"So if some people want to pronounce Buenos Aires differently to other Australians, it should have no impact on the 'livability' of the city of Sydney." Yeah sure, but I'm talking about TV
newspeople, commentators, they should know better. It does have an impact on the livability of the city if you roll your eyes in horror at the lack of intelligence on the TV
news every night (Americans who get Fox News will know what I mean) - the TV
should know better than you, you watch it to be informed, not to fight the urge to throw your shoes at the screen.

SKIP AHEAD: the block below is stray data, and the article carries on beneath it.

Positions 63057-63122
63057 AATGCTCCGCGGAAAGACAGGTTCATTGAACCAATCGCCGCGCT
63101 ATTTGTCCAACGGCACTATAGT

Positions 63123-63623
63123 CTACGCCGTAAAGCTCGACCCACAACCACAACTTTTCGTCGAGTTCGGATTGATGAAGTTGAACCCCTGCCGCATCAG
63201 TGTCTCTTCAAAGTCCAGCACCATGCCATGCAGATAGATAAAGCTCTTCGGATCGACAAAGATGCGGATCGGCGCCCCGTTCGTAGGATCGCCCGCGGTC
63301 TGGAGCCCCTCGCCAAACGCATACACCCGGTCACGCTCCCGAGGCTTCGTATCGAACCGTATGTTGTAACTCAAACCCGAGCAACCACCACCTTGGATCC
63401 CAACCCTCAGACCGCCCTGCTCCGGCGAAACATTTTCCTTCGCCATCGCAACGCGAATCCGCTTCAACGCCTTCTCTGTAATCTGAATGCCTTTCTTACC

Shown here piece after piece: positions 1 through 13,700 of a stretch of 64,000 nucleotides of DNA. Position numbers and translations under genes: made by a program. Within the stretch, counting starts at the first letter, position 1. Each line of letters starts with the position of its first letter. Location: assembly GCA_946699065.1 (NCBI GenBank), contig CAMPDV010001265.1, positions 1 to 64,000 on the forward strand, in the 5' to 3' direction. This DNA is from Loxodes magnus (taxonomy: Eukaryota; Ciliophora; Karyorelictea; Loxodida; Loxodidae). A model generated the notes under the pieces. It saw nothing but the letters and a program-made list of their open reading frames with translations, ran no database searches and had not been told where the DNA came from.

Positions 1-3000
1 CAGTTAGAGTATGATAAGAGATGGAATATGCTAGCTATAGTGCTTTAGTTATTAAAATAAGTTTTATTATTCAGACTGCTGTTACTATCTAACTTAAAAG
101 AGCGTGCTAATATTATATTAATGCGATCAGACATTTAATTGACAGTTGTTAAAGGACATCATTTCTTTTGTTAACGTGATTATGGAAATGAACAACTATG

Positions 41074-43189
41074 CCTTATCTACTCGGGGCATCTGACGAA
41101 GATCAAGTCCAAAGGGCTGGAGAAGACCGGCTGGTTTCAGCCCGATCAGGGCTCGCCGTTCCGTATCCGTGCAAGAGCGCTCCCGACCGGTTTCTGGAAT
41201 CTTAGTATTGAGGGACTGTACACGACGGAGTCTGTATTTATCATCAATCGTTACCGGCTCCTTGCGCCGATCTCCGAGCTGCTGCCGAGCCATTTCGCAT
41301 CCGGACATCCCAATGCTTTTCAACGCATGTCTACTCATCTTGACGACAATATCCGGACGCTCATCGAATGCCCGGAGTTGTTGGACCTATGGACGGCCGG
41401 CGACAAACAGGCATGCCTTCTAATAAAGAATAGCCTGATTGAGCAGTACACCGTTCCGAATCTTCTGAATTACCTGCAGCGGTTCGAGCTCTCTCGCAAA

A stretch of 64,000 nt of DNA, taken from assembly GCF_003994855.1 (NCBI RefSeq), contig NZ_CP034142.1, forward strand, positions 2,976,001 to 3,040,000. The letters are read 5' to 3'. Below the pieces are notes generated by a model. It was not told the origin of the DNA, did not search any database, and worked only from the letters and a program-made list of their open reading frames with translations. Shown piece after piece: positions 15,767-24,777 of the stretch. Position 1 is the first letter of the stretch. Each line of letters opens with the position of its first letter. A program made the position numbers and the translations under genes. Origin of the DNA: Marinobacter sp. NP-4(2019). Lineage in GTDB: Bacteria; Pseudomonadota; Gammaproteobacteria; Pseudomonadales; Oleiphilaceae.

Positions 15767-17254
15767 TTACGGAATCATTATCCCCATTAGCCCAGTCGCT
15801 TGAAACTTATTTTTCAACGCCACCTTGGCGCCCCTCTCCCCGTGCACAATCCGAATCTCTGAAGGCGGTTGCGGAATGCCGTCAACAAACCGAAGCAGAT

"12 year old girls usually like bubble gum pop no matter what country they live in (yes, even yours)." Too right mate, and this is true especially
of the UK - everywhere else, it's called Australian Idol, American Idol etc. In the UK it's just Pop Idol, the Ph7, the GROUND ZERO of truly awful music.